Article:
In addition to narrating her quest, Nunn shares recipes with her memories and new experiences. Her writing style is conversational and honest. She also knows how to whet the appetite.

The Comfort Food Diaries: My Quest for the Perfect Dish to Mend a Broken Heart
Three-and-a-half Bookmarks
Atria Books, 2017
310 pages

Emerging from the Hills   Leave a comment

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Hicks, rubes, country bumpkins and hillbillies all conjure the same image: poor and uneducated. J.D. Vance’s Hillbilly Elegy, subtitled: “A Memoir of a Family and Culture in Crisis” examines the consequences of the often unbroken cycle of poverty. The poor have fewer choices and those available are not always the smartest or best options.

Vance, a self-identified hillbilly and Yale Law School alum, describes his damaged upbringing in Ohio and his family’s strong ties to the Appalachia region of Kentucky poignantly and, occasionally, humorously. There’s no sugar coating.

Vance is quick to note that his background is not unique. Single parents, drug addiction, low-paying wages, unemployment and teen pregnancy are among the detrimental factors faced by many, including the author’s mother. Vance credits his grandparents, with whom he lived for much of his childhood, for instilling a sense that life could offer more.

Although he didn’t initially embrace the idea, a stint in the Marines after graduating from high school and his grandparents’ efforts, eventually Vance recognizes the value of education as a means of changing his life’s direction. Being aware of not wanting to replicate his mother’s behavior also helped.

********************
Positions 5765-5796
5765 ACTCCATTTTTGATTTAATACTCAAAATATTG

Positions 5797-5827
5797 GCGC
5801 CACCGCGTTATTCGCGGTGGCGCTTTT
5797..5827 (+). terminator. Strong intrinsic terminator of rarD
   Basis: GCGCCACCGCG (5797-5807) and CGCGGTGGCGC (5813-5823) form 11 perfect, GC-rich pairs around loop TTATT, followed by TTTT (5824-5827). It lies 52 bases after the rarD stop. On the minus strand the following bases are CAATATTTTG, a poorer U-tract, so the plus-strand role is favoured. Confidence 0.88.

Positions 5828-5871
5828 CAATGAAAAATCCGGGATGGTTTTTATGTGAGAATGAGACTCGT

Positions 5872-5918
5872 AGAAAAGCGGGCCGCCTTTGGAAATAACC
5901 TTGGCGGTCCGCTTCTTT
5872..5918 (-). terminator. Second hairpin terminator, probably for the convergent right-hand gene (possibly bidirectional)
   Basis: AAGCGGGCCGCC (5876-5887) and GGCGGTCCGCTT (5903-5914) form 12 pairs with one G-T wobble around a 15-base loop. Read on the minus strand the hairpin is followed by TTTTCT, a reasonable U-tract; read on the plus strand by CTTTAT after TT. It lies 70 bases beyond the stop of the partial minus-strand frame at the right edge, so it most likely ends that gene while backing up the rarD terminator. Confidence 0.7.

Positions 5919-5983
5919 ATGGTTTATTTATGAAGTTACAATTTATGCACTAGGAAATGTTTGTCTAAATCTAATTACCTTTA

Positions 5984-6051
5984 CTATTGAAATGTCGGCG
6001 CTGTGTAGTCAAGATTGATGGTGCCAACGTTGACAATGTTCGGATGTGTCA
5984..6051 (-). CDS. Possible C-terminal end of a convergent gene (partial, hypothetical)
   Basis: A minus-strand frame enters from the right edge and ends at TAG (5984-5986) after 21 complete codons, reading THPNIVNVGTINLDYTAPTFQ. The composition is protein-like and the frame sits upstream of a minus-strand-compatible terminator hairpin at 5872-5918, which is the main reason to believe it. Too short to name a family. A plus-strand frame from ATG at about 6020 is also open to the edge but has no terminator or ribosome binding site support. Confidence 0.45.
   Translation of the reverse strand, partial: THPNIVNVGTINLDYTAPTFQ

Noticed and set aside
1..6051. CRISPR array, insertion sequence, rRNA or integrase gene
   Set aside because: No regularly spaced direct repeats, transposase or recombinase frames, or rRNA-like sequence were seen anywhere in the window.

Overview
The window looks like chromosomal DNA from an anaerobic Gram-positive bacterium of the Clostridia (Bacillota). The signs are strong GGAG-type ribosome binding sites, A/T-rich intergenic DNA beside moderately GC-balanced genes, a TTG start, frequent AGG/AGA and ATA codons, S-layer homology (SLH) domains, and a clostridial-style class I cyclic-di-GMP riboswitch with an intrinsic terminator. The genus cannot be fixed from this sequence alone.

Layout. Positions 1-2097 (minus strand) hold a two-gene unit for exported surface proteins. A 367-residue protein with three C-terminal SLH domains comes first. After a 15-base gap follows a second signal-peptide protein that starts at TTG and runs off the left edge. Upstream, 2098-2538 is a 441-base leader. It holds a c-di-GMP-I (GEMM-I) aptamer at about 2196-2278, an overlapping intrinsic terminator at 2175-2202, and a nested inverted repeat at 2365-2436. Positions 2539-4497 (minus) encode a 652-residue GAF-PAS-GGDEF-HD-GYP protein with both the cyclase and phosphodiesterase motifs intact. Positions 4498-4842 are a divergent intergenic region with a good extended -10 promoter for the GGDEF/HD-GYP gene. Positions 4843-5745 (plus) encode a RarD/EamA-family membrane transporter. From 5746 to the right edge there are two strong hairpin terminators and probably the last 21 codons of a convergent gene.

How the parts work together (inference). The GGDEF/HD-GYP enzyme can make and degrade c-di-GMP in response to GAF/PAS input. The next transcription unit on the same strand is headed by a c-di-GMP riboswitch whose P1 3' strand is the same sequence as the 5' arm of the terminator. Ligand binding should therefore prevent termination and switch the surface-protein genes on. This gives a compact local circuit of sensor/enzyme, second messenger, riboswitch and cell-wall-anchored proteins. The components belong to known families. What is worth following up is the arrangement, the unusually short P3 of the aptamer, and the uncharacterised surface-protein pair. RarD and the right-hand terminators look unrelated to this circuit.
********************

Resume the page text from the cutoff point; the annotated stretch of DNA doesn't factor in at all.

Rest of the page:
The fact that he’s a successful lawyer and is happily married does set him apart, though, from those he grew up around. A few family members provide exceptions, but not many. Interspersing statistics with his own experiences, Vance notes that the region and the cyclical existence of its inhabitants make it difficult to merge into a more positive lifestyle.

Hillbilly Elegy
Four Bookmarks
Harper/Collins, 2016
261 pages

Wine Tales   Leave a comment

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When I was a kid, my grandparents lived in Napa. I dreaded the inevitable drives with my parents through the valley to the small, mostly-family-run wineries. Curvy and narrow roads and not being old enough to even sip wine further contributed to my discomfort.

The roads remain narrow, but seem to wind less; my grandparents aren’t alive, and now there are more wineries than I could have ever imagined. Several years ago, my husband and I discovered HALL Wines, so I looked forward to reading A Perfect Score by Craig and Kathryn Hall.

The co-proprietors of HALL and WALT Wines are relative newcomers to the industry; they didn’t launch their first wines until 1995. Although, Kathryn grew up on her parents’ vineyard in Mendocino County (California); Craig, on the other hand, admits to once having little knowledge of wines.

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This is several stories woven into one: How the couple met, came to purchase property in the Napa and Sonoma valleys and ultimately how one of their wines, a Cabernet Sauvignon, earned 100 points from wine critic Robert Parker, Jr., in 2013.

The Halls had their share of setbacks, but their apparent optimistic dispositions and a lot of good luck served them well. The book addresses life in Napa Valley, the camaraderie among vintners, the concerns of neighbors regarding the Halls’ construction plans, the philanthropy of winemakers, the caliber of the Hall staff and more.

This is a quick, fun read and made me want to open a bottle of HALL wine.

A Perfect Score: The Art, Soul, and Business of a 21st Century Winery
Three Bookmarks
Center Street, 2016
207 pages